iOS 11 goes a long way in turning the iPad into a full-fledged laptop replacement. The operating system handles more complex tasks, improves multitasking, adds Drag and Drop support, and more. Managing compressed files is also easier than ever.
We will observe three different ways to work with zipped files. First, we will see how to view zip files in the Files app, then we’ll see how to zip and unzip files using either Share Sheet extensions or Drag and Drop. Aside from an iPad or iPhone running iOS 11, you need one of two applications we tested: Kpressor and Zipped.
How to view .zip files in the Files app
Apple added the Files app to your devices in iOS 11, replacing the iCloud Drive application. It lets you view your files located in iCloud Drive, on your device, and through a variety of third-party cloud services.
While you can’t fully extract a zipped archive, you can still view, and share individual files.
To do this, select a .zip archive inside the Files app. When you tap on it you will see a summary view with the name, size, and quantity of files it contains. If you tap Preview Content, you’re taken to the first file in the archive. You can tap on the list icon in the top left hand corner to see all of the individual files. On the right, you have the markup icon to make changes to an image or document, and the share icon.
If you need to quickly get a specific file out, or just need to view the contents of an archive, this is a free and easy way to do so.
How to zip and unzip files using Share Sheet extensions
To do more than just viewing contents, you need some form of third-party application. We tested out Kpressor, and Zipped. Each have their own pros and cons that we will touch on later. Both are capable of zipping and unzipping files using the Share Sheet extensions.
Once you have one of these apps installed, long hold on a zip file, then tap on Share from the contextual menu that shows up. On the third row, which houses Activities you can perform, you will see an icon for Kpressor or Zipped. Tap on the icon to open in that application.
Once in your archive application, it will extract the files and give you different options, including where to save them.
You don’t have to do this directly from the Files app either. Any time you have a compressed file, perhaps from a text or email, you can tap on the share icon to send it to either of these apps.
Tip: if you have Zipped or Kpressor installed and you don’t see their icons, tap on More, and be sure to toggle them on.
Drag and Drop files to compress or extract zip files
Instead of relying on the Share Sheet, you can now use Drag and Drop for a far more seamless experience. It is as easy as dragging your file(s), opening Zipped, and dropping them.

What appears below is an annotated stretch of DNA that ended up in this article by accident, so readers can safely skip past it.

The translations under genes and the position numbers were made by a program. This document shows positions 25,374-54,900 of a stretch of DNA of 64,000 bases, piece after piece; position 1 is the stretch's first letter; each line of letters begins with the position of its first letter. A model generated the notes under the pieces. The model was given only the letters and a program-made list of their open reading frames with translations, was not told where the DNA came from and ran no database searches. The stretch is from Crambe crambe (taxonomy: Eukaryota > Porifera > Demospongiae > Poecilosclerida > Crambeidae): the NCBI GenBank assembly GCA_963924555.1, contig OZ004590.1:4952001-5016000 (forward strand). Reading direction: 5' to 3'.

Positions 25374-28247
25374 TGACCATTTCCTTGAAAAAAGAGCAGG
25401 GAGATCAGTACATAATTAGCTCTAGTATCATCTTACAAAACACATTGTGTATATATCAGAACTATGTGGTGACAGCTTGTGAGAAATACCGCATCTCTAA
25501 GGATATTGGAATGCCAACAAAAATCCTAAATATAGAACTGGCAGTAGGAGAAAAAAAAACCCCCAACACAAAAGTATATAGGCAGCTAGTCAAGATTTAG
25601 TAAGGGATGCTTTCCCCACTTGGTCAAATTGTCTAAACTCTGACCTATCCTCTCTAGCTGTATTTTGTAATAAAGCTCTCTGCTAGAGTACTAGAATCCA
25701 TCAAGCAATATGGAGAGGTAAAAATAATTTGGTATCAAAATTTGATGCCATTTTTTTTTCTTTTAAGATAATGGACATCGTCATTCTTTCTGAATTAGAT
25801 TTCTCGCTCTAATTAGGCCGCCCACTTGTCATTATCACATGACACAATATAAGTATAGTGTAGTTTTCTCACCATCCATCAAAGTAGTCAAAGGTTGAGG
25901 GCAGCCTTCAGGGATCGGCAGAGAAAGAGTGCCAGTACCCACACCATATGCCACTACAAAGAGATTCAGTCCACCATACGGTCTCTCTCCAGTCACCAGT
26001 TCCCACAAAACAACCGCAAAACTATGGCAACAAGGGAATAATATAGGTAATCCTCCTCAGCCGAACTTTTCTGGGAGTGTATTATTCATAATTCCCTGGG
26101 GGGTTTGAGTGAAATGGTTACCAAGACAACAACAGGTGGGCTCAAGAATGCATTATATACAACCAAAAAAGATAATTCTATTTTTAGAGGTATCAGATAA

Find a zip file, or set of files in the Files app (or anywhere else). Long hold until the icon lifts up, and you can drag it with your finger. While still dragging the file, tap the Home button, then open Zipped. Now you can drop the file(s) and Zipped will extract or compress them.
It is of note that only Zipped supports the Drag and Drop feature, and Kpressor does not.
Split View makes Drag and Drop even better. You can open Zipped and Files at the same time, then drag files between them. Drag over a zipped file to extract it, or drag over a few files to compress them. In either situation, Zipped will ask you to choose where to save the file(s).
Zipped vs Kpressor
Both applications are great at what they do. However, they each have standout features as well as drawbacks.
Zipped is the simplest of the two. It offers most ways to interact with it, and utilizes the latest features in iOS such as Drag and Drop. The developer has also promised significant feature updates for the future.
Kpressor doesn’t support Drag and Drop, but it does have another unique ability; adding files to an existing archive.
Say I zipped up all the face emojis coming to iOS 11 in the Files app. But I forgot one of them. I can open the zip file in Kpressor, then tap on the trio of dots towards the top of the app. Then I can tap on Add Files to Archive, and choose the neglected emoji. Another scenario would be if someone sent you a collection of files and you wanted to add your own to it as well.
This is a helpful feature for a few niche situations. Personally, I do prefer having the Drag and Drop features of Zipped over those in Kpressor, but both are solid options. I’m excited to see what features come to both in the future.
Wrapping it up
Extracting files is something fairly mundane that has been a bit of a chore to handle on your iPhone or iPad. iOS 11 and the Files app have made this much more elegant, and these two useful applications add even additional features.
If you’d like to pick up either of these great utilities for zipping and unzipping files in iOS, you can find them both on the App Store. Zipped is available for $o.99, while Krpressor is available for $4.99.
Let us know which of these is your favorite, or if you have a better option, down below in the comments.